Just before recessing for the holidays, the House and Senate passed the “Protecting Americans from Tax Hikes Act of 2015” (PATH Act.) On December 18th President Obama signed the PATH Act ” into law; which as a result allows over 50 expired tax provisions to be retroactively extended for the 2015 tax year. Unlike prior years, this year’s extender bill makes permanent over 20 of the expired tax provisions, including: the increased Section 179 fixed asset expensing limit, 100% gain exclusion for Qualified Small Business Stock, reduced recognition period for S-corp built in gains tax and others. In addition, many extenders have been enhanced.
Prior to approval of the Act, the Code Sec. 179 expensing dollar limit was $25,000 with an investment limit of $200,000. The Act permanently raises the dollar limit to $500,000 with an investment limit of $2,000,000 with both limits indexed to inflation starting in 2016. The Act extended the 50 percent bonus depreciation for the 2015-2017 tax years with a gradual reduction through 2019. Bonus depreciation allows taxpayers to claim an extra first-year depreciation deduction for new property placed in service during 2015-2019.
Several other important business tax provisions were either temporarily or permanently extended:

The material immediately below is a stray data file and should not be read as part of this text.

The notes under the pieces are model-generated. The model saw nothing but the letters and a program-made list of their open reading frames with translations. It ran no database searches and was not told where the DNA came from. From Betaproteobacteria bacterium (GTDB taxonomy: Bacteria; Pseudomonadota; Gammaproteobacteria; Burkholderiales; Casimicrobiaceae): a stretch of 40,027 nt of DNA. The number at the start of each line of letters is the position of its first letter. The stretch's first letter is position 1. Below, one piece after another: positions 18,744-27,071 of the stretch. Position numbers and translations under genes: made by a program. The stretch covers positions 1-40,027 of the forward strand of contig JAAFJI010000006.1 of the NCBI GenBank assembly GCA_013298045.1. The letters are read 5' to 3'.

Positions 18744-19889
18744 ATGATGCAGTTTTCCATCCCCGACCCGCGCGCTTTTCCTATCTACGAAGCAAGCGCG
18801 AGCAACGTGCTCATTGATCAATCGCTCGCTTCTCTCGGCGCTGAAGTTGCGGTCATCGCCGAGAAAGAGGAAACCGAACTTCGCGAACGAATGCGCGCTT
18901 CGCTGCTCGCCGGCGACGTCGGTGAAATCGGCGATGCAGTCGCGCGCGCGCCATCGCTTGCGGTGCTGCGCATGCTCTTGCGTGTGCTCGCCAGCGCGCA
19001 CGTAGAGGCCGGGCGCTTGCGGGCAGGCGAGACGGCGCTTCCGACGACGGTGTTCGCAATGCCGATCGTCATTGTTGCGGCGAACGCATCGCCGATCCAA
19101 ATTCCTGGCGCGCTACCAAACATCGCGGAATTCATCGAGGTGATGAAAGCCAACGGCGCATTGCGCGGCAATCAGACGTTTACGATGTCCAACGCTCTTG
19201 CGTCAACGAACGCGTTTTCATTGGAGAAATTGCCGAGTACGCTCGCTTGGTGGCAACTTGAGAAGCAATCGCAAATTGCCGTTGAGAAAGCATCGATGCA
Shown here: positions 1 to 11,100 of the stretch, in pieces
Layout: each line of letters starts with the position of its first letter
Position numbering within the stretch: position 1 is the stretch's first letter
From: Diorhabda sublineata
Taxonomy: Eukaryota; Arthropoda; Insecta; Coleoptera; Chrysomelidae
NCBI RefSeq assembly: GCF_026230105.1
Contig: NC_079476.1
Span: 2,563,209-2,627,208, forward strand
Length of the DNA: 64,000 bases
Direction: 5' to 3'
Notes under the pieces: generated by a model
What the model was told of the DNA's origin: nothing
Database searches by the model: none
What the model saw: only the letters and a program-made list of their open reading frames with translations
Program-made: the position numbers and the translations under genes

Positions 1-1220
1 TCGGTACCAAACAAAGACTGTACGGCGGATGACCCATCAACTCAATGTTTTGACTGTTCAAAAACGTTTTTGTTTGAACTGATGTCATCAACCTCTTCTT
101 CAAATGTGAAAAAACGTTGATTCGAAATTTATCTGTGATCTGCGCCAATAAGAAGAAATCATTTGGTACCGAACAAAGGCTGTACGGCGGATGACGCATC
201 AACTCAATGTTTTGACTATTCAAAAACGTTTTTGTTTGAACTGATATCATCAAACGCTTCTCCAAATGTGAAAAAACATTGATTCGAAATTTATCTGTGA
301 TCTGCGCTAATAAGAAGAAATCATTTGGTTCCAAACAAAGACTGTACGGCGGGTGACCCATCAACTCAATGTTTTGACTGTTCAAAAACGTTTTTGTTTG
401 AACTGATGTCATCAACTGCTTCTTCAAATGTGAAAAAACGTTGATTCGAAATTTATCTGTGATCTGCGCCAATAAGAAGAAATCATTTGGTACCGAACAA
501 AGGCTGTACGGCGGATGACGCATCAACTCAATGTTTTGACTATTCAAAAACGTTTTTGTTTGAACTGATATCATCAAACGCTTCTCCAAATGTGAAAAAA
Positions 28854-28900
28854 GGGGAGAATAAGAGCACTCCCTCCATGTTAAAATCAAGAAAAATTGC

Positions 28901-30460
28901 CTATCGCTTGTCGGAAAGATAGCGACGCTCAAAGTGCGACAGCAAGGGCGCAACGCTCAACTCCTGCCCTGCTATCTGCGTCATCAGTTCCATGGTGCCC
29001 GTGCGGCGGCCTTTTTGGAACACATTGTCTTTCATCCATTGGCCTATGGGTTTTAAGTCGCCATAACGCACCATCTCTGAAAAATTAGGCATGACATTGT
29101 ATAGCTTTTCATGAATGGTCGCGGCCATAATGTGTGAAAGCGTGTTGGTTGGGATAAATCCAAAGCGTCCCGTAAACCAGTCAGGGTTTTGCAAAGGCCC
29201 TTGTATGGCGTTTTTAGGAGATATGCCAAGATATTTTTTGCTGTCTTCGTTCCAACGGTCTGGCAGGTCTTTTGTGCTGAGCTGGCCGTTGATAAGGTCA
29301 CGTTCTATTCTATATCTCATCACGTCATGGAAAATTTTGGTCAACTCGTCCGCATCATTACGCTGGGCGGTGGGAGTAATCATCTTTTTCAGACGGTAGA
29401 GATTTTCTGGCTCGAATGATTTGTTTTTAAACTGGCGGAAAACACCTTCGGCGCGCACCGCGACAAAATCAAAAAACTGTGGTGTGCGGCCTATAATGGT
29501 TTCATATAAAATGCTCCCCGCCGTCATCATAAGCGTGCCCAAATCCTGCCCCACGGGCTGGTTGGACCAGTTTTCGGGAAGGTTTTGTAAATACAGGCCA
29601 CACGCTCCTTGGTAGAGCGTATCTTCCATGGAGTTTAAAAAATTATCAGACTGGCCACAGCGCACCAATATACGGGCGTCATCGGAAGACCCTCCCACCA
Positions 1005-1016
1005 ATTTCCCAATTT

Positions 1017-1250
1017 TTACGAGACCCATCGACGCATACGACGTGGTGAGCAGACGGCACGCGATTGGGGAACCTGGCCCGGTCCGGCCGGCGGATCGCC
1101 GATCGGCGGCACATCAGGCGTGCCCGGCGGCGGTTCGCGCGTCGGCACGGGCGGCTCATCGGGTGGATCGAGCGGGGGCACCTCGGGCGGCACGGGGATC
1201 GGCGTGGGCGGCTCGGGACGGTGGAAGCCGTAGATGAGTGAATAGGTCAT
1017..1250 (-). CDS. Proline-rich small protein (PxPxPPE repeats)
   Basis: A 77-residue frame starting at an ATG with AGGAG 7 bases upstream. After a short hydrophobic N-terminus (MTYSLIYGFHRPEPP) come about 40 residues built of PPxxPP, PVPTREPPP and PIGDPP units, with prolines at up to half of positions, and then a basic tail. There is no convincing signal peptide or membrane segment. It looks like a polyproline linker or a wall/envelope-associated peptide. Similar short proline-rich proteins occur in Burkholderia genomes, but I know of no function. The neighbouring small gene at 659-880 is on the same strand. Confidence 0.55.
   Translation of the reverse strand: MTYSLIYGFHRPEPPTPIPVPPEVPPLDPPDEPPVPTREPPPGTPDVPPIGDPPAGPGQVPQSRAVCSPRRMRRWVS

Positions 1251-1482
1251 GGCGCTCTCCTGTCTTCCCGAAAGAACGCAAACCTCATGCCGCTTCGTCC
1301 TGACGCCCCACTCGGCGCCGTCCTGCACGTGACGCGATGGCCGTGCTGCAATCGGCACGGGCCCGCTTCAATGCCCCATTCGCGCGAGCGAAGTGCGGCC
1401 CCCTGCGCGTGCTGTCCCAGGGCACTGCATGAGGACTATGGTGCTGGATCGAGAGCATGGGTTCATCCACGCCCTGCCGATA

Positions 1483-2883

- 100% gain exclusion for Qualified Small Business Stock
- Reduced recognition period for S-corp built in gains tax- permanently a five year recognition period
- Availability of 15 year straight line cost recovery for qualified leasehold improvements
- Employer wage credits for employees who are active duty members of the armed forces
- Work opportunity tax credit extended for five years
- Energy Efficient Commercial Building deduction extended through 2016
The Act and the Omnibus budget bill passed the same day made several changes to the Affordable Care Act (Obamacare). The excise tax on the so called “Cadillac” health insurance plans was delayed for two years. Also, there is a one year moratorium on the health insurance provider fee which imposed a fee on entities providing health insurance.
The PATH Act proves to be extremely beneficial for businesses and individuals for the 2015 tax year and beyond, and is an estimated cost of over 800 billion dollars.
This article only highlights some of the many provisions in the 233 page Act.